Undetected learning difficulties can undermine a girl’s confidence, says SEN specialist Jessica Narowlansky, head of The Independent School in London
Pictured: St Mary’s Calne has excellent provisions for those pupils with dyslexia
I have often asked myself why it is in this dyslexia-aware age that girls tend to be brought to see me, on average, three to four years later than boys. And I believe the answer lies in our understanding of how dyslexia presents itself in our children.
In her landmark longitudinal study in Connecticut schools, Dr Sally Shaywitz, Professor of Paediatric Neurology at Yale University and the founder of The Yale Centre for Dyslexia and Creativity, found that while testing revealed no significant difference in the prevalence of reading difficulties between sexes, there was a clear pattern of schools referring many more boys for assessment.
A startling example of this referral bias was illustrated in the difference between the numbers of children identified by researchers as having a diagnosable reading difficulty and those identified by schools. Shaywitz analysed this trend throughout the study, and found one clear issue consistently arose: within schools behavioural difficulties were a primary reason for referral. Many girls were slipping by as they were literally not making enough noise to be noticed. Further to this point, a recent Georgetown University study exploring dyslexia in male and female brain anatomy, asks if methods of testing may be gender skewed as ‘models on the brain basis of dyslexia, primarily developed through the study of males, may not be appropriate for females, and suggest a need for more sex-specific investigations.’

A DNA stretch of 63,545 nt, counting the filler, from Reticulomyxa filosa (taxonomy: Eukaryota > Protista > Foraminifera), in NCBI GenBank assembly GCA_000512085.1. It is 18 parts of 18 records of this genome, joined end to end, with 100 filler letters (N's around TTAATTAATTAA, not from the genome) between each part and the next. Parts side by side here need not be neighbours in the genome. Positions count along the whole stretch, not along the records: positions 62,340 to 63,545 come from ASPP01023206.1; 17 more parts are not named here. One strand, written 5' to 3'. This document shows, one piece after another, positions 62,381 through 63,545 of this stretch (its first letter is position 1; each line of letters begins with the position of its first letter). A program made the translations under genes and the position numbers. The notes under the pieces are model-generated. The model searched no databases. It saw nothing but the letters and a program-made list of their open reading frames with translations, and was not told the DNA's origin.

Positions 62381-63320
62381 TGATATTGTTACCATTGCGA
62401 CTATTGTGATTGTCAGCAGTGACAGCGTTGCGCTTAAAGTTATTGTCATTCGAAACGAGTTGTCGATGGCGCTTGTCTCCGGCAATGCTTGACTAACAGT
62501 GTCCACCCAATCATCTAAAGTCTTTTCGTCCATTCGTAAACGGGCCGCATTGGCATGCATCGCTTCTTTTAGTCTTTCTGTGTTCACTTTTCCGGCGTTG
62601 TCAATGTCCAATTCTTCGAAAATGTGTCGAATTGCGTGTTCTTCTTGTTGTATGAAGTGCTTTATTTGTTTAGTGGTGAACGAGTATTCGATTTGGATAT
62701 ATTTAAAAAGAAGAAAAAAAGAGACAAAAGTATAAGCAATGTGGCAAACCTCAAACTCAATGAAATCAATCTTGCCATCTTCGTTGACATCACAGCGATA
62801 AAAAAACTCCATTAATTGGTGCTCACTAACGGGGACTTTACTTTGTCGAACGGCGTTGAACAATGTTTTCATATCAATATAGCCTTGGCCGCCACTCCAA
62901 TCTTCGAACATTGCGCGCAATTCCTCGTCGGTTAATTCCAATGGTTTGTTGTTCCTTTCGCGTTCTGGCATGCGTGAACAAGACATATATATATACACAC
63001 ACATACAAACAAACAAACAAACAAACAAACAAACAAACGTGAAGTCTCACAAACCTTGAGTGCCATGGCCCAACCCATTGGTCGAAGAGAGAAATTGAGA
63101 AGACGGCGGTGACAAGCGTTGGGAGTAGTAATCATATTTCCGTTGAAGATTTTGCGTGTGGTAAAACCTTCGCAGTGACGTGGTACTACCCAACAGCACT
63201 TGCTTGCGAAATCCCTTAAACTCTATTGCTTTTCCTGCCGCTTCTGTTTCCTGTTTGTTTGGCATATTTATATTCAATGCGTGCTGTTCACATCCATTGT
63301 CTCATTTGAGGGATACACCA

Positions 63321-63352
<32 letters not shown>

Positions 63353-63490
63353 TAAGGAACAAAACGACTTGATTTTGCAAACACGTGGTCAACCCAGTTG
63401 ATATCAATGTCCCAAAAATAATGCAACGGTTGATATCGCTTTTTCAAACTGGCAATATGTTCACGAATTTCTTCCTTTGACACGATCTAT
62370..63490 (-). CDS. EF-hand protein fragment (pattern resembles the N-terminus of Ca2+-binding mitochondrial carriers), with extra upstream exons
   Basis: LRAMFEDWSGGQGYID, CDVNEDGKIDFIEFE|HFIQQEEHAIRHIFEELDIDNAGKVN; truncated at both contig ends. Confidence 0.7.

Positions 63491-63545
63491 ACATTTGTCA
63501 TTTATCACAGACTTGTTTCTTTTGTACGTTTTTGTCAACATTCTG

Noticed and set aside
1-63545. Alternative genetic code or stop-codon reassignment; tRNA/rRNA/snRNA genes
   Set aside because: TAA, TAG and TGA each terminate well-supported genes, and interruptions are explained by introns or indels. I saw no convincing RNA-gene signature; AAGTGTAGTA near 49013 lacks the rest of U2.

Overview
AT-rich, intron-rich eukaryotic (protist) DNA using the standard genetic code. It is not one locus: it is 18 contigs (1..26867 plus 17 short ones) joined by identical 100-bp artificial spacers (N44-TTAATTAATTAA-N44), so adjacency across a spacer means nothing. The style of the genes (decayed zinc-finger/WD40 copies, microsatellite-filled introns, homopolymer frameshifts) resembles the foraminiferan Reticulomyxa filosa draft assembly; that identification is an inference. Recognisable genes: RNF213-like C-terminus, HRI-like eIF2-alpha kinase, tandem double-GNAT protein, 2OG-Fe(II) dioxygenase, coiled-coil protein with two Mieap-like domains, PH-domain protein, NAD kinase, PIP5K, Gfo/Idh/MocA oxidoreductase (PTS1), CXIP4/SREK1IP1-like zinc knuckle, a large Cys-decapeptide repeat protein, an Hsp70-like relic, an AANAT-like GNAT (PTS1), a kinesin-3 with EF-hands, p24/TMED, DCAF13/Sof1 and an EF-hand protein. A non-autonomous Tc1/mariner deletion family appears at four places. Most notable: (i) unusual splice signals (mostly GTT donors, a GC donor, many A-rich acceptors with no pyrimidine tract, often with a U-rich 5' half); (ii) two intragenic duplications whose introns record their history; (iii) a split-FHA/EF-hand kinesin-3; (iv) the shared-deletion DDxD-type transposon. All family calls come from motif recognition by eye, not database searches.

Similarly, in recent years under diagnosis of girls has jumped to the top of the Autism agenda. It is now accepted that gender biased expectations allow many Autism spectrum girls to go undetected due to their drive to mirror socially acceptable behaviours while, in truth, feeling completely isolated. As a society, we hold to the idea that girls mature more quickly than boys, are more likely to adapt themselves to conventional behavioural expectations; are less likely to demonstrate disruptive behaviours when angry or frustrated. In essence, what studies have shown time and again is not necessarily a higher incidence of dyslexia in boys, but that dyslexia is far more likely to be detected and identified in boys. The unfortunate consequence of this is that girls with dyslexia are more likely to struggle with depression and/or anxiety which can result in more serious mental health issues.
HOW TO SPOT DYSLEXIA IN GIRLS
Commonly accepted warning signs include: Reading and writing problems, apparent laziness, daydreaming, organisational difficulties. Girls may overcompensate for these difficulties in their desire to cope.
Perfectionism: A lovely looking piece of homework the teacher thinks took 30 minutes was painstakingly laboured over all evening.
Inconsistency: Presentation doesn’t reflect content. Despite looking perfect, work content seems weak or disjointed; likely due to overemphasis on tidy handwriting and spelling.
Hyper-organisation: Over-organising compensates for internal chaos. Self-inflicted pressure creates anxiety and consumes hours of unseen, tiring work.
Jessica Narowlansky is head of The Independent School in London and a Specialist Educational Consultant for The Child Development Centre (CDC).